The GP1 comes in two sizes large and small. I’ve found the small great for folks that have shorter brake lever arms or twist shifters. For most riders the large size is going to be perfect.
When I’m on a long ride with my mountain bike, I am constantly switching between holding onto the grips and the bar ends to ensure that my hands stay comfortable for hours at a time.
Since I have the tendency to be very meticulous when buying a product that will enhance my mountain biking experience, I am very glad that I went with the Ergon GP1’s. These are well worth the investment and to me they may be one of the favorite parts of the bike that I have as these Ergon are what keeps my hands from becoming fatigued during a long mountain biking adventure.
The larger pad provides added protection to the rider. If the trails that you ride have a ton of trees that you have to traverse through and you often find your hands coming close to the trees, then in that case you might want to consider this type of Ergon grip as extra size extends past your hand and will protect your hand from those nasty collisions with trees as I’ve done that many times before I bought these grips!
Features of the GP1
Simple assembly with a 5- and 6-mm Allen wrench. Sometimes brake and shifter levers need to be moved. I recommend carrying a 6 Allen wrench for a couple rides to adjust the angle.
- GP1 Short is 100 mm or 3 7/8 inch, great for twist shift or smaller hands
- GP1 Large is 130mm or 5 1/8 inch, great for bigger hands and “comfort” riding. Lots of room to move your hands around
Both the Size Large and small have the same size pad or “wing”
Added Features I Didn’t Realize
The locking ring protect grip with bike upside down. The ring gets scratched instead of the grip getting torn up.
Less shoulder fatigue (in my opinion) this might be because I’m able to adjust my hand position during long rides.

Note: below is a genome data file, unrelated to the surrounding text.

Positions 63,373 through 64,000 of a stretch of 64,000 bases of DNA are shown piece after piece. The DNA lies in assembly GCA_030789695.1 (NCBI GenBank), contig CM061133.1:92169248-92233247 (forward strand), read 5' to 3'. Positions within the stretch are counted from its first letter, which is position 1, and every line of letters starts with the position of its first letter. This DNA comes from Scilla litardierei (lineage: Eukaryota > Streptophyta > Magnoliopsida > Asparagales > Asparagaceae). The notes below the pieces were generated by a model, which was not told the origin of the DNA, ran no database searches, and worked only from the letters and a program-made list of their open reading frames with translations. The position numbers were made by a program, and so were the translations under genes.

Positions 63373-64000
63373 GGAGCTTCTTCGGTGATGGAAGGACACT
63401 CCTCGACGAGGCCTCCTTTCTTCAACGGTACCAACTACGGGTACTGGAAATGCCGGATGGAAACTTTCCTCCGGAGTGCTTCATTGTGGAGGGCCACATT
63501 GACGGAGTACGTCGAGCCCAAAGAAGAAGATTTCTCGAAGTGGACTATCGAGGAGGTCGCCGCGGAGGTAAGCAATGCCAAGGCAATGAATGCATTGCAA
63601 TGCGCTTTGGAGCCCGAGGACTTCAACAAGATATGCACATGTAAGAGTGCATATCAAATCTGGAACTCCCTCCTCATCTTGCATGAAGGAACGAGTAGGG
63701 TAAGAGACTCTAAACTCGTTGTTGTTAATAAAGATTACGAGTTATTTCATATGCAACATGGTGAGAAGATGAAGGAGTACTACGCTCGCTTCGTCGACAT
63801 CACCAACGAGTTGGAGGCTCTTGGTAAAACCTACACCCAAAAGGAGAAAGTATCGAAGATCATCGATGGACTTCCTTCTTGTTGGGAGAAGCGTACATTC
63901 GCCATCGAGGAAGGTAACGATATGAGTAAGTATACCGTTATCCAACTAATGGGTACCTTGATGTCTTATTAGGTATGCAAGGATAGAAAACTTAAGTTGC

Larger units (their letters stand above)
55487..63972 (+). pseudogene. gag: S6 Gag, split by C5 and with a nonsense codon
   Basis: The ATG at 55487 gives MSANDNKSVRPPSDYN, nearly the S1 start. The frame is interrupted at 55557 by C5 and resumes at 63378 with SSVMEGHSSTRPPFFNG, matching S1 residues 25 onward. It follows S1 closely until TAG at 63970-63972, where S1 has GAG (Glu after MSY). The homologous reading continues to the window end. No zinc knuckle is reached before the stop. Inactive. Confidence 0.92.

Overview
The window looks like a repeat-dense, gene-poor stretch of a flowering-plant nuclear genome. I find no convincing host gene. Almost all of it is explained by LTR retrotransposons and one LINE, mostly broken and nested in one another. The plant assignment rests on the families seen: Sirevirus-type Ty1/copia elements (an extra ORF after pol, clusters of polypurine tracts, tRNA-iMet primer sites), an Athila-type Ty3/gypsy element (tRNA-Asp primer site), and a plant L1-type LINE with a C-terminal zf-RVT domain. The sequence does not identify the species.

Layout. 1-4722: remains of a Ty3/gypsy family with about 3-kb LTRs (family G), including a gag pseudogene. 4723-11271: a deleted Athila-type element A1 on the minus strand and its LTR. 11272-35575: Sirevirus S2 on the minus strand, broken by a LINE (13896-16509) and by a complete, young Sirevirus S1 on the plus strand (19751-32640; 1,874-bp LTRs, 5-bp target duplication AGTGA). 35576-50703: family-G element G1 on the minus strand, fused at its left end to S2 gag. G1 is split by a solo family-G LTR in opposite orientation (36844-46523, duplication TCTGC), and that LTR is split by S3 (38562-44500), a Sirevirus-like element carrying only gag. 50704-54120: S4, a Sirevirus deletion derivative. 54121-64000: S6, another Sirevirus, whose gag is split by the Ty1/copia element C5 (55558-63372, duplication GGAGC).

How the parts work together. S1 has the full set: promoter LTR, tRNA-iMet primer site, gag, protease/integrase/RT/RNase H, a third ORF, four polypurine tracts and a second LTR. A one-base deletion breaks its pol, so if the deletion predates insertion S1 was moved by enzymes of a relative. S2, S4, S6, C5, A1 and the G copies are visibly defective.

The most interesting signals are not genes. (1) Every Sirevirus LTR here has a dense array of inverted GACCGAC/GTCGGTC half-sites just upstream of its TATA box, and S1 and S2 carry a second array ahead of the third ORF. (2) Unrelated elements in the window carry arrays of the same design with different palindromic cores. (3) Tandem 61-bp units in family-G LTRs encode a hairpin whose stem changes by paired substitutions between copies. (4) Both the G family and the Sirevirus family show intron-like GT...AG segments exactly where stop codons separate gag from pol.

Wrists seem to be more comfortable; the Ergon grips have a softer rubber compared to my old grips which seems to absorb more vibration.
Where to Buy Ergon GP1’s
I bought my grips from Amazon. The delivery was super-fast and I trust Amazons return policy. I highly recommend these grips, if your interested here’s a link. – Ergon GP1
Other Grip Options
Ergon GP3 with Bar Ends
Built on the GP1 Design but with a bar end for added comfort and hand placement. Link to Amazon for prices and reviews – Ergon GP3 Grip with Bar Ends
Ergon GP1 Biokork
Classic look and comfort of cork with the added benefits of a bigger palm pad. Amazon link for current prices and more reviews. GP1 Biokork Grip
Learn more about Pedals, Handlebars and Brakes
- Handlebars on MTBs are wide, find out why – Why are MTB Handlebars so Wide?
- Should you upgrade your handlebars? Read – Are Handlebars Worth Upgrading?
- Universal pedals? Read all about it here – 9 Universal Pedals for Your MTB
- Learning how to Jump? Learn more with – How to Jump a MTB with Flat Pedals
- Keep your disc brakes clean – How to Clean Mountain Bike Disc Brakes
- Is their a difference? – Mountain Bike V-Brakes vs Disc
David Humphries is the creator of DIY Mountain Bike. For me a relaxing day involves riding my mountain bike to decompress after a long day. When not on my bike I can be found wrenching on it or making YouTube videos at 👉 DIY Mountain Bike Read more about David HERE.